Wednesday, October 03, 2007

Zman Simchateinu - or not?

Rabbi Richard Wolpoe has a theory that just as Pesach celebrates the Exodus and Shavuot celebrates the Giving of the Torah, Sukkot must celebrate a specific historic event too. The Talmud records that Sukkot commemorates the Clouds of Glory that protected us in the desert during the forty years of wandering. This is derived exegetically, from verses that equate "G-d's Sukkah" with "clouds of glory", e.g. Ps. 18:11-12, Job 36:29. It does not, as far as I know, record a specific historic date.

R' Wolpoe speculates that Sukkot celebrates the dedication of the First Temple by King Solomon, which occurred on Sukkot (see I Kings 8). He bolsters this with the idea that the saddest day of the year, 9 Av, commemorates the destruction of the Temple[s], therefore the day that is defined as Z'man Simchateinu, the time of our rejoicing, commemorates the dedication of the Temple.

This doesn't work for me. It seems backwards.

Shlomo Hamelech presumably scheduled the dedication for Sukkot because people would already have to be in Jerusalem for the Regel (pilgrimage festival). The Temple was finished in the year 7 of Shlomo’s reign, in the 8th month; the Temple was dedicated some time later in the 7th month - at least 11 months later. Or did he wait 13 years until his palace was built before dedicating the Temple? The text is not clear.

The Exodus' timing was God's idea. The timing of the giving of the Torah was also God's idea. Both predate the actual giving of the mitzvoth of Pesach and Shavuot. The timing of the Temple dedication was

a) not until 487+ years after the festival of Sukkot was ordained;

b) arranged by Shlomo haMelech for the convenience of the olim laregel.

Chanukah happening when it did, on the anniversary of Zerubavel's Aliyah movement, that was the hand of God. Well, actually, it was the Maccabees scheduling it, since they retook the Temple in Cheshvan, and then took, I think, a year, or at least six weeks, restoring it. In the event, the Greeks first offered sacrifices in our Temple on the 25th of Kislev, so the McBees chose that as their rededication day (see I Macc i, iv).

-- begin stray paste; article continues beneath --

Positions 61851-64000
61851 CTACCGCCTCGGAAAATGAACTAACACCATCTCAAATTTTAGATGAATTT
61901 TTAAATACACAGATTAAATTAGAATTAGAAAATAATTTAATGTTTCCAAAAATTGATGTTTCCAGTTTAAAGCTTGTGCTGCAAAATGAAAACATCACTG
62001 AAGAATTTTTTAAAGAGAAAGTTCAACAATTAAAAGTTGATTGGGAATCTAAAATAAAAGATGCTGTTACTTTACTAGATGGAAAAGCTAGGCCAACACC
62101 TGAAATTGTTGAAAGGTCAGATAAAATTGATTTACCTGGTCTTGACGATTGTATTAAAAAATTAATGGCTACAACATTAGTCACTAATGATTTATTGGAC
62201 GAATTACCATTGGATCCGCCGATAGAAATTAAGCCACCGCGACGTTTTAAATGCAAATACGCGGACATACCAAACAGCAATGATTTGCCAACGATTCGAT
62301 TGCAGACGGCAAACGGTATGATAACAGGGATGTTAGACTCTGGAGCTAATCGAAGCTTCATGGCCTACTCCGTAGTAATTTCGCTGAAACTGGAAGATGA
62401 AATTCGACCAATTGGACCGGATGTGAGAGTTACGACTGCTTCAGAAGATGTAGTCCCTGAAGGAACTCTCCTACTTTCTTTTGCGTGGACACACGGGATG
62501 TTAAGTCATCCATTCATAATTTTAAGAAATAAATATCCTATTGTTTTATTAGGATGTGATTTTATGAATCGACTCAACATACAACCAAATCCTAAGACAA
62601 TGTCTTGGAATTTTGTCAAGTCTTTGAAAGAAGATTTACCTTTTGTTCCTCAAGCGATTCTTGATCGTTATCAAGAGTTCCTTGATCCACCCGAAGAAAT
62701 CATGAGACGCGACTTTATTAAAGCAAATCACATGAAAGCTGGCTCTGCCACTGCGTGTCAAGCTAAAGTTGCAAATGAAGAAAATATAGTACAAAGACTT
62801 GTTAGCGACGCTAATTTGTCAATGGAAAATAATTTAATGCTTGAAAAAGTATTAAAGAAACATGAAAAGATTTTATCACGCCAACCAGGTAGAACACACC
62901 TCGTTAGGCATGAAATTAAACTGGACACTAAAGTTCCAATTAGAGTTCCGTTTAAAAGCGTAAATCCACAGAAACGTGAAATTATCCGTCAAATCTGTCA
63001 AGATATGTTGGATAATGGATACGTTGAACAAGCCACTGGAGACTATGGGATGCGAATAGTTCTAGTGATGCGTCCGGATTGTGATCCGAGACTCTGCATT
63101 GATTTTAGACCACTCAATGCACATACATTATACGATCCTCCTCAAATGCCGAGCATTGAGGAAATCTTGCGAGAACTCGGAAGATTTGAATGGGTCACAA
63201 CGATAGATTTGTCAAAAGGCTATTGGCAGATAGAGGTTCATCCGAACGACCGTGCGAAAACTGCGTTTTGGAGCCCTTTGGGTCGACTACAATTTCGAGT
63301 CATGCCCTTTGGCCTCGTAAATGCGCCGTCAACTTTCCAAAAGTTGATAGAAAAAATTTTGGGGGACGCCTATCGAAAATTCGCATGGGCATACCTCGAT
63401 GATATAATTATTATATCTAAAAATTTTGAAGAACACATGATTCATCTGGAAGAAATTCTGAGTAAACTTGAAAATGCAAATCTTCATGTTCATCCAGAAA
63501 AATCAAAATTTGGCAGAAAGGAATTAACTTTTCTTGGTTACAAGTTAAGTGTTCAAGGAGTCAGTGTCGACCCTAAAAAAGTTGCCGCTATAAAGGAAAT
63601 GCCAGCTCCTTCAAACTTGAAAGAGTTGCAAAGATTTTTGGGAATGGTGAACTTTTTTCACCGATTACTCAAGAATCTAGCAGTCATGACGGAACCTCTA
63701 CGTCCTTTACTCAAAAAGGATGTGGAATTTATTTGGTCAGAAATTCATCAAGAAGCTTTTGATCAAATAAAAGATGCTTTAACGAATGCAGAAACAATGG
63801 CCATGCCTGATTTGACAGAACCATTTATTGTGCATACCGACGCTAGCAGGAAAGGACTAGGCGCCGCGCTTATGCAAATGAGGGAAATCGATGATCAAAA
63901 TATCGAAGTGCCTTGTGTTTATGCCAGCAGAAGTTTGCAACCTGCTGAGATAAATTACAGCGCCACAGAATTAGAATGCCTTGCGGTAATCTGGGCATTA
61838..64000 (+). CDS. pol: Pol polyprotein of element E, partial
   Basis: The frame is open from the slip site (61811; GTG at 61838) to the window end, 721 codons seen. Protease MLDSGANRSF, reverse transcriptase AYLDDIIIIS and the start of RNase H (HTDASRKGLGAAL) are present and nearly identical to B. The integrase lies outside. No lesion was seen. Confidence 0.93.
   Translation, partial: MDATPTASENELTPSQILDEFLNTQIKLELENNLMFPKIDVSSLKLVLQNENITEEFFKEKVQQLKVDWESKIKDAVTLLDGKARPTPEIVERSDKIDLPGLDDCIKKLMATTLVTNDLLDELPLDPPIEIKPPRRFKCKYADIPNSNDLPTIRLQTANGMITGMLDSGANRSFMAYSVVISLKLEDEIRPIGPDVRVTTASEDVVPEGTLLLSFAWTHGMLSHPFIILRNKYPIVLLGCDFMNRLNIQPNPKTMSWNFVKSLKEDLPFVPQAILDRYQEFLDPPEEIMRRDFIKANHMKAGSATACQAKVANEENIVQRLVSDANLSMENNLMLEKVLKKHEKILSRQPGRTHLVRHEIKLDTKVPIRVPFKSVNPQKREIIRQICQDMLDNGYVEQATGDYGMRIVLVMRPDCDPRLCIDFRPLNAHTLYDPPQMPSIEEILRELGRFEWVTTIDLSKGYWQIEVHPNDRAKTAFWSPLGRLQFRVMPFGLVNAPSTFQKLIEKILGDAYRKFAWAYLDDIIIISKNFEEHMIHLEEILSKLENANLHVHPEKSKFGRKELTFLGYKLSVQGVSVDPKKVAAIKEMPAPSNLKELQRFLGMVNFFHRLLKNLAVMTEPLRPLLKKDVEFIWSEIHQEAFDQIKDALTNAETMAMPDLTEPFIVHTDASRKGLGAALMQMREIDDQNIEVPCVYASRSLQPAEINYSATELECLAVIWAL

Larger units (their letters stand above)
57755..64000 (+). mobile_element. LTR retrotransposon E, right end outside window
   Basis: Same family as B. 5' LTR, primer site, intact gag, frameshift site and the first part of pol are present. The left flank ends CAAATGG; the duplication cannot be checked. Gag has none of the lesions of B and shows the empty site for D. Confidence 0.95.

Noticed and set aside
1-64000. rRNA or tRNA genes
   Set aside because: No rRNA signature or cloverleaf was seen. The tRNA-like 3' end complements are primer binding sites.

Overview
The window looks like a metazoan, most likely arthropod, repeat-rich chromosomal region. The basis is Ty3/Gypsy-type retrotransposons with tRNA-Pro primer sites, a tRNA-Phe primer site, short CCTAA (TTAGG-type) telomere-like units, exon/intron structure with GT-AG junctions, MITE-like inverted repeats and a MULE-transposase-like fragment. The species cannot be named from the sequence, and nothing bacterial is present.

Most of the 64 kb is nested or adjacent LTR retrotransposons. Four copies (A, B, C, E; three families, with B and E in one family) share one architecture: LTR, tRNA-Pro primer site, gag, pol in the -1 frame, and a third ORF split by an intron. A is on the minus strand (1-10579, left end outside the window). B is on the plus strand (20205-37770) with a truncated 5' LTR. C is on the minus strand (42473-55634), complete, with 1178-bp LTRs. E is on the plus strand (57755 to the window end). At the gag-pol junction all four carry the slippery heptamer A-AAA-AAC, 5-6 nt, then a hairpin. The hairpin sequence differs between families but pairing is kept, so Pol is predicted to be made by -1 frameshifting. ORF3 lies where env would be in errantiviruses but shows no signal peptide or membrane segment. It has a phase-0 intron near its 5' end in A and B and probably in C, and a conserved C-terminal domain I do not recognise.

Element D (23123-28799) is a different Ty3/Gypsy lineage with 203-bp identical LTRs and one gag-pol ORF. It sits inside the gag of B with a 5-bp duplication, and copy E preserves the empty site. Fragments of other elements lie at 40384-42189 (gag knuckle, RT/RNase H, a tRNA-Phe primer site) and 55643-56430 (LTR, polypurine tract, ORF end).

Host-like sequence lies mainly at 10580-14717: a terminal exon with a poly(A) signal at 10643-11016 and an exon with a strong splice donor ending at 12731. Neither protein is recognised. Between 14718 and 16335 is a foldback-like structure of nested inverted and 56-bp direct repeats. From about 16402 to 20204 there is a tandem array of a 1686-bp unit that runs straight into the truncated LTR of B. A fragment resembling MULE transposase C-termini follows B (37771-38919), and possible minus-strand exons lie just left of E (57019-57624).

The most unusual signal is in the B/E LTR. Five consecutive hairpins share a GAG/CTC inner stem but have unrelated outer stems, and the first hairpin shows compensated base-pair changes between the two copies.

So Sukkot is *not* a commemoration of the dedication of the Temple; rather, Shlomo haMelech dedicated the Temple on Sukkot because it was convenient. The point that the dedication was a commemoration of Sukkot qua Ananei haKavod was reinforced by the Ananei Hakavod filling the Temple on its dedication day. (see I Kings 8 and surrounding chapters). We may indeed commemorate the Temple dedication on Sukkot, it did happen on Sukkot, but the commemoration of the Temple dedication is not the essence of the holiday.

On the contrary, rejoicing on Sukkot is part of the Biblical definition of the holiday, therefore predating the First Temple by almost 500 years. Rejoicing is understood by Chazal in many ways - over economic plenty (the harvest festival), over successful completion of the Teshuvah season (which then explains why Shmini Atzeret is also Zman Simchateinu - because it comes after the close of the appeals period, on Hoshana Rabba), and ach sameiach, an incomplete rejoicing because we are in the real world where life always intervenes.

Further, the Mishkan was set up on 1 Nissan, the Second Temple was dedicated on 3 Adar, the Maccabean Temple was dedicated on 25 Kislev, and here the First Temple was dedicated on Sukkot. So there's no single day devoted to commemorating the Temple's dedication, as there is to the two Destructions.

So I don't see the necessity of a historical date, or of forcing Zman Simchateinu to correspond to one.

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